Osteoporosis, the disease that causes our bones to become more porous, brittle and fragile, significantly increasing our risk of fractures, is silent. Most sufferers are not aware of the fragile condition their bones are in up until they suffer a fracture. And although this is a slow progressing disease, there are usually no telling signs to indicate its onset. Generally, the most affected categories are women and the elderly.
However, osteoporosis has been found to occur in teenagers and children as well, although cases like this are extremely rare. Lack of physical exercise to strengthen bones, poor diet and prolonged use of certain medication are the main modifiable factors that contribute to low bone density and increase the risk of developing the disease.
What does a bone with osteoporosis look like? As mentioned above, osteoporosis is a disease that causes our bones to become brittle and predisposed to fractures. Our bones, which are made of collagen and minerals such as calcium, have to be quite dense to support movement, especially bipedalism, which puts quite a lot of strain on them. But in osteoporosis, they start losing some of their density or mass which leads to low bone mineral density.
Low bone mineral density is when our bones become porous, the degree of degradation depending on how low bone density is. A bone with osteoporosis, as you can see in the image above, will look a lot like a honeycomb, full of holes or cavities. This means that when under strain, it stands a higher chance to break and produce a fracture. Osteoporosis causes are diverse, but generally, a change in diet, prevention of vitamin and mineral deficiencies, exercising and taking special medication are the recommended actions for most sufferers.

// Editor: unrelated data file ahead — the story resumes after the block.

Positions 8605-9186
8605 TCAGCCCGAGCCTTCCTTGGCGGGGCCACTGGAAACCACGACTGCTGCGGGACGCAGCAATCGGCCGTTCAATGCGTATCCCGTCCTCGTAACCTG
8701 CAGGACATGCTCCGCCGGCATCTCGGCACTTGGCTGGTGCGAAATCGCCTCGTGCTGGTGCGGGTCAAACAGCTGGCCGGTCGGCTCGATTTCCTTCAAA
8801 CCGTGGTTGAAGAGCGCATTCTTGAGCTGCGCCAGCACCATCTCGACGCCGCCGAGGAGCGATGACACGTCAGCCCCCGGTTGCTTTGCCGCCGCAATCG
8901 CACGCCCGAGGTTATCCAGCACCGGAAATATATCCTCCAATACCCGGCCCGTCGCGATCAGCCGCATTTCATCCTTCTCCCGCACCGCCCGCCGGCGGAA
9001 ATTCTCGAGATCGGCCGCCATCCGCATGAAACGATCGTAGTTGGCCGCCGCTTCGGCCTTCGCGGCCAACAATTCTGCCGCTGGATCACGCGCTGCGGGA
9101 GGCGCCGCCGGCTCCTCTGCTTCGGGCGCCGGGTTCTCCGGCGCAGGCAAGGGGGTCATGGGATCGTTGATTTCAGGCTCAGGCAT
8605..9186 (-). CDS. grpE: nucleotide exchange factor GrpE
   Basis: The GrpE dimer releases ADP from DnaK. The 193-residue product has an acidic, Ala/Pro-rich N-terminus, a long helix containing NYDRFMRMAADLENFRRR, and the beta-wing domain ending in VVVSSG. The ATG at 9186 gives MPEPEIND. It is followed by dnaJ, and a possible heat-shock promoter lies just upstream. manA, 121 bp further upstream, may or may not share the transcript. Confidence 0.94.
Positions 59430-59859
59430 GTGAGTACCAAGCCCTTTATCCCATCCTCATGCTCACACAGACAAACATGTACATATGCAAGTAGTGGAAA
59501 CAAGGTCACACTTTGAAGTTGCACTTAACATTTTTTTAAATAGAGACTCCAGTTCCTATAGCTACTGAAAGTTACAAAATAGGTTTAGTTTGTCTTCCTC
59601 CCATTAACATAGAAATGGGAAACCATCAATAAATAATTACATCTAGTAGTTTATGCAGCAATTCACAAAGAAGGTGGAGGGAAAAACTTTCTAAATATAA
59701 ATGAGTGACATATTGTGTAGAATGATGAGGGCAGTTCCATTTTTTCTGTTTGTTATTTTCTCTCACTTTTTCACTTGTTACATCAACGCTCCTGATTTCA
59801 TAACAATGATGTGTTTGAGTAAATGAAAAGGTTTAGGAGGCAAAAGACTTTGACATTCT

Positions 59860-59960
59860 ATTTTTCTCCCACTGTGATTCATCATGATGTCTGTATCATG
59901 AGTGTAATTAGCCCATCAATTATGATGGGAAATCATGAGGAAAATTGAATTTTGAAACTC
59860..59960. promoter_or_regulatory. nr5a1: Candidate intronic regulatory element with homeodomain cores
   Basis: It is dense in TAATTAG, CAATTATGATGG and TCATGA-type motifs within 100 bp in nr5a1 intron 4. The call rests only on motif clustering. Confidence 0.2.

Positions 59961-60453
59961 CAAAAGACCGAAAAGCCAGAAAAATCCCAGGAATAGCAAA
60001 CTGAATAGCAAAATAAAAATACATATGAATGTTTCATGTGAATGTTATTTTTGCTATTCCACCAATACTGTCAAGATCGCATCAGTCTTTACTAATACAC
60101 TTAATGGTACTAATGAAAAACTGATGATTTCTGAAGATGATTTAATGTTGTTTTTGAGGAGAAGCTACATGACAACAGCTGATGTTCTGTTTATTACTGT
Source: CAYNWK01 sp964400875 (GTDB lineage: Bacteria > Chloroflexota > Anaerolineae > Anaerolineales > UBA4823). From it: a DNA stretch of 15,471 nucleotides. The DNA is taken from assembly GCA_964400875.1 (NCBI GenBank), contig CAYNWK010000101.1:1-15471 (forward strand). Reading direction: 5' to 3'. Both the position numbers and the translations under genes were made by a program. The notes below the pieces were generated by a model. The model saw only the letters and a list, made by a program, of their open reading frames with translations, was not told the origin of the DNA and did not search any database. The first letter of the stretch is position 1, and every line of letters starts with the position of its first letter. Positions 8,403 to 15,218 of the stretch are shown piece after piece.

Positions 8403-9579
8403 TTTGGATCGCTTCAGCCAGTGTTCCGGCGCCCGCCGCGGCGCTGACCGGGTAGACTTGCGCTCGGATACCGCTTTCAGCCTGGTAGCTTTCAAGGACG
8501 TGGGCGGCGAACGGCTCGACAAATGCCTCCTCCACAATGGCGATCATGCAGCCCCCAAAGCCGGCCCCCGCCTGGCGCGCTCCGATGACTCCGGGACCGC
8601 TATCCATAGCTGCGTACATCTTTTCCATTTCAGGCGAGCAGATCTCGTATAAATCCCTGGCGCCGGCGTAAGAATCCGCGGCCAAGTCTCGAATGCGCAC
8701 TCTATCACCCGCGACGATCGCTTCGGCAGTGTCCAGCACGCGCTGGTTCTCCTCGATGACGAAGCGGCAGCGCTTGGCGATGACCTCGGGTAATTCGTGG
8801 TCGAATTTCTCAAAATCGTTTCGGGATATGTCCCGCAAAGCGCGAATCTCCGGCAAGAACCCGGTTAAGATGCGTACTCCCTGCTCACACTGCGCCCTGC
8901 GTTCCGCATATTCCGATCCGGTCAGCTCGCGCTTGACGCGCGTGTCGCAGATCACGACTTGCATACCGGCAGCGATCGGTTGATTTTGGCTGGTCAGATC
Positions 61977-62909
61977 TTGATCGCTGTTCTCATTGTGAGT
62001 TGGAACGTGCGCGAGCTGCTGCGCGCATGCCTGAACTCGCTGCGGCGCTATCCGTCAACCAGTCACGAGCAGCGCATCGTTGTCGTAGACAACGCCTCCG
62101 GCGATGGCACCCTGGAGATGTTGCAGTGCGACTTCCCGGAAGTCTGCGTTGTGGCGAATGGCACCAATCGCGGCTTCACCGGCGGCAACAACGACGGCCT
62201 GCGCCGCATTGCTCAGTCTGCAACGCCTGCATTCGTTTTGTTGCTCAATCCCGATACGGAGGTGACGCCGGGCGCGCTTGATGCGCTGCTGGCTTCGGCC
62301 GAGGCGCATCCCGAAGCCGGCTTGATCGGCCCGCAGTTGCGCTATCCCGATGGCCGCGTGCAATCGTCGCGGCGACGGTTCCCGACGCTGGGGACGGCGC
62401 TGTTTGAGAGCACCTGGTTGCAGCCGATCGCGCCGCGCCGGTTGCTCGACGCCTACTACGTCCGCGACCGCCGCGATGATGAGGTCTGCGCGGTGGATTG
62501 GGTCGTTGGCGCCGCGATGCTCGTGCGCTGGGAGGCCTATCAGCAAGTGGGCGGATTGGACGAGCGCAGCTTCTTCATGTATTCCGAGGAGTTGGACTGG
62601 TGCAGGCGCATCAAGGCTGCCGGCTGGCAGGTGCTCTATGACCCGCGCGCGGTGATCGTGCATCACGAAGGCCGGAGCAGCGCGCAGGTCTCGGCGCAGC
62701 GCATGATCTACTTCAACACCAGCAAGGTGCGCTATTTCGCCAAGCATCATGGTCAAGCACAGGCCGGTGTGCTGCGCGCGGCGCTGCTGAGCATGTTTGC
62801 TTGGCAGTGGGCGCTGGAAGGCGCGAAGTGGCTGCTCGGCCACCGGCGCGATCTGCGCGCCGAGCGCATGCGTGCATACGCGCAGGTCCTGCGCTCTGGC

Signs and symptoms
Osteoporosis in itself is a non-symptomatic disease. Generally, the first observable sign of it is a bone fracture. However, there are some signs and symptoms that can indicate the progression of the disease prior to a bone fracture:
1) Backache accompanied by noticeable pain.
2) Stooped posture.
3) Loss in height as a result of the stooped posture.
4) Pain in general.
These symptoms are not specific and can easily have other causes, hence the difficulty in diagnosing the disease before it wreaks havoc. Actually, one of the main reasons people shrink with age is osteoporosis. This shrinking is often disregarded, but it can be a sign of the disease.
Types of osteoporosis
There are different types of osteoporosis, depending on the age of the sufferer and these are:
1) Primary osteoporosis. This is the most common type and affects both men and women over a certain age. Its causes are diverse and may range from hormonal problems to poor dietary habits and lack of physical activity. For more information on the subject, you can read the article on osteoporosis causes.
2) Secondary osteoporosis. This occurs either as a result of another disease (hyperthyroidism, for example) or as a result of the medication taken to treat another disease. Prolonged use of certain medication is known to lead to side effects such as low bone mineral density and increase the risk of osteoporosis.
3) Juvenile osteoporosis. Although rare, this type of osteoporosis affects children during their growth period and may have to do with low bone formation rates or fast bone resorption rates. Any significant growth spurt occurring in between 8 and 18 years of age can trigger osteoporosis onset.